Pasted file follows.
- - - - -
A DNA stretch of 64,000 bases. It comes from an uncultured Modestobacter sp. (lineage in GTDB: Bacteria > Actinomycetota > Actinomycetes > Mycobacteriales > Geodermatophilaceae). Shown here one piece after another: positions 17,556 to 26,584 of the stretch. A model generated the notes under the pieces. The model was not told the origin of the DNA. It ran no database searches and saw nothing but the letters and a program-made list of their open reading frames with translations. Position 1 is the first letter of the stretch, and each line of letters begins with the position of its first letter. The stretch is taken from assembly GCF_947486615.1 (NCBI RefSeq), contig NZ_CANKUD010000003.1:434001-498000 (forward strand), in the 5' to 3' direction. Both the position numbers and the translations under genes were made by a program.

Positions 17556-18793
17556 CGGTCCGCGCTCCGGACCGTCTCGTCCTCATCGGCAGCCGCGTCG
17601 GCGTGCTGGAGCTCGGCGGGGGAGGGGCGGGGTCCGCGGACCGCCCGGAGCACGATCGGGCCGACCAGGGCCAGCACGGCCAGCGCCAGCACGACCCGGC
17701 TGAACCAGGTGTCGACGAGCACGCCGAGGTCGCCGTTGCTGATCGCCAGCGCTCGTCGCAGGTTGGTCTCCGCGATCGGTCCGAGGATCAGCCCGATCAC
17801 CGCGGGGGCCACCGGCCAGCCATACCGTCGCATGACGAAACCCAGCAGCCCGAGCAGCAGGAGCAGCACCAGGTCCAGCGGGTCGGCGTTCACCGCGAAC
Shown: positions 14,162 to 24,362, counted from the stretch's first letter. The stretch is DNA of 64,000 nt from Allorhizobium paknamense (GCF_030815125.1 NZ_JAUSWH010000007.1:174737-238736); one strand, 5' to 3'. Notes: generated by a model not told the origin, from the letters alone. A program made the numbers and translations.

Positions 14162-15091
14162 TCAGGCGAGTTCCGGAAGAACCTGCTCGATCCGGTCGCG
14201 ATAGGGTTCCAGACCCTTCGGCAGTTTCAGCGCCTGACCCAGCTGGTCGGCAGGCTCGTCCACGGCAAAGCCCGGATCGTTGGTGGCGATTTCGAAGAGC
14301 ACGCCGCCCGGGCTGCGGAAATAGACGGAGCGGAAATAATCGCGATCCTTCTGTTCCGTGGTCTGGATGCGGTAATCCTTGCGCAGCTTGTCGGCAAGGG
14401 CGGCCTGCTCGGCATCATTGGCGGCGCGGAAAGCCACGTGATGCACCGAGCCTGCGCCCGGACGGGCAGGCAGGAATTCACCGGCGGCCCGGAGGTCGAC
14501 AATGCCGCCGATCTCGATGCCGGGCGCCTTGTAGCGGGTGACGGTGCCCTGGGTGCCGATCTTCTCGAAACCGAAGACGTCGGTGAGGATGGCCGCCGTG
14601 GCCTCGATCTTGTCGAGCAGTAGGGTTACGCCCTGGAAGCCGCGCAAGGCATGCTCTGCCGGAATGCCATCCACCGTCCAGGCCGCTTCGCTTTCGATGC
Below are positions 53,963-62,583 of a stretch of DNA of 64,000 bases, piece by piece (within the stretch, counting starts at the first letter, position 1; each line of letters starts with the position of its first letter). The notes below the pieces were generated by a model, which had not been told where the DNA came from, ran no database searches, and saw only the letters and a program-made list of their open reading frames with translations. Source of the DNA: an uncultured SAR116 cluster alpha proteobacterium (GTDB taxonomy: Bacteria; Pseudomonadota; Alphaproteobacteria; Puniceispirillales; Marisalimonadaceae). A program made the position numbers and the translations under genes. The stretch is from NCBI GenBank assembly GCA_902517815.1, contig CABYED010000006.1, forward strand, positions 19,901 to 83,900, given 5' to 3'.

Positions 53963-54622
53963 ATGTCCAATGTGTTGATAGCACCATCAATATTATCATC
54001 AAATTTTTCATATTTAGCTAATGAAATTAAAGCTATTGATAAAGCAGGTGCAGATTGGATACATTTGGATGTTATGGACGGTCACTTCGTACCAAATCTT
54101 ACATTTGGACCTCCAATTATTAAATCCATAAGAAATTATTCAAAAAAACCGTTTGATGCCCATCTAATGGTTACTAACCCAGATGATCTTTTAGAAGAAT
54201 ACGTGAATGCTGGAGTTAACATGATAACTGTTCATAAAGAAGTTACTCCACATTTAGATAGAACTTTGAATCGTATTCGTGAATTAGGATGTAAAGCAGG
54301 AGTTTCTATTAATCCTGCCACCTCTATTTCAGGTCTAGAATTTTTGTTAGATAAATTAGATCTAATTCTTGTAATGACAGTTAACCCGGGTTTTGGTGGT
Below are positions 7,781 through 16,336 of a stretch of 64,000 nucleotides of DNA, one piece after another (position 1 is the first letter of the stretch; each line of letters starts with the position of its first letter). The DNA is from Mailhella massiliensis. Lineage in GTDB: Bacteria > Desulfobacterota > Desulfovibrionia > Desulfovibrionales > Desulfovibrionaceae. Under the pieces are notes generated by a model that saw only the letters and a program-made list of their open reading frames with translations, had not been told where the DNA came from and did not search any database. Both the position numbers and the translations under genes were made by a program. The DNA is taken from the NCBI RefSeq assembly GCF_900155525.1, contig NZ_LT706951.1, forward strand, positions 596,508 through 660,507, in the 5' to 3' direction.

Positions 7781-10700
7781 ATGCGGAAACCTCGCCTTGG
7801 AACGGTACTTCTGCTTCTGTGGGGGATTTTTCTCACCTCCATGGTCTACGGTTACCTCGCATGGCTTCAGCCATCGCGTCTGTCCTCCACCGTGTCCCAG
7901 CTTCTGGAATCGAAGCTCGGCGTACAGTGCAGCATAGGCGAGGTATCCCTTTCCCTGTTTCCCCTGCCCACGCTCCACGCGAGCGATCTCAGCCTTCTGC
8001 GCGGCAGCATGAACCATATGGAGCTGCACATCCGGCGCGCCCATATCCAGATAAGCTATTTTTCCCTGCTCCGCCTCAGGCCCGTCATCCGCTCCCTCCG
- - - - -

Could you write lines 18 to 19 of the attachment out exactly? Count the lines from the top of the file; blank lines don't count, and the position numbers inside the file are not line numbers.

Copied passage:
54001 AAATTTTTCATATTTAGCTAATGAAATTAAAGCTATTGATAAAGCAGGTGCAGATTGGATACATTTGGATGTTATGGACGGTCACTTCGTACCAAATCTT
54101 ACATTTGGACCTCCAATTATTAAATCCATAAGAAATTATTCAAAAAAACCGTTTGATGCCCATCTAATGGTTACTAACCCAGATGATCTTTTAGAAGAAT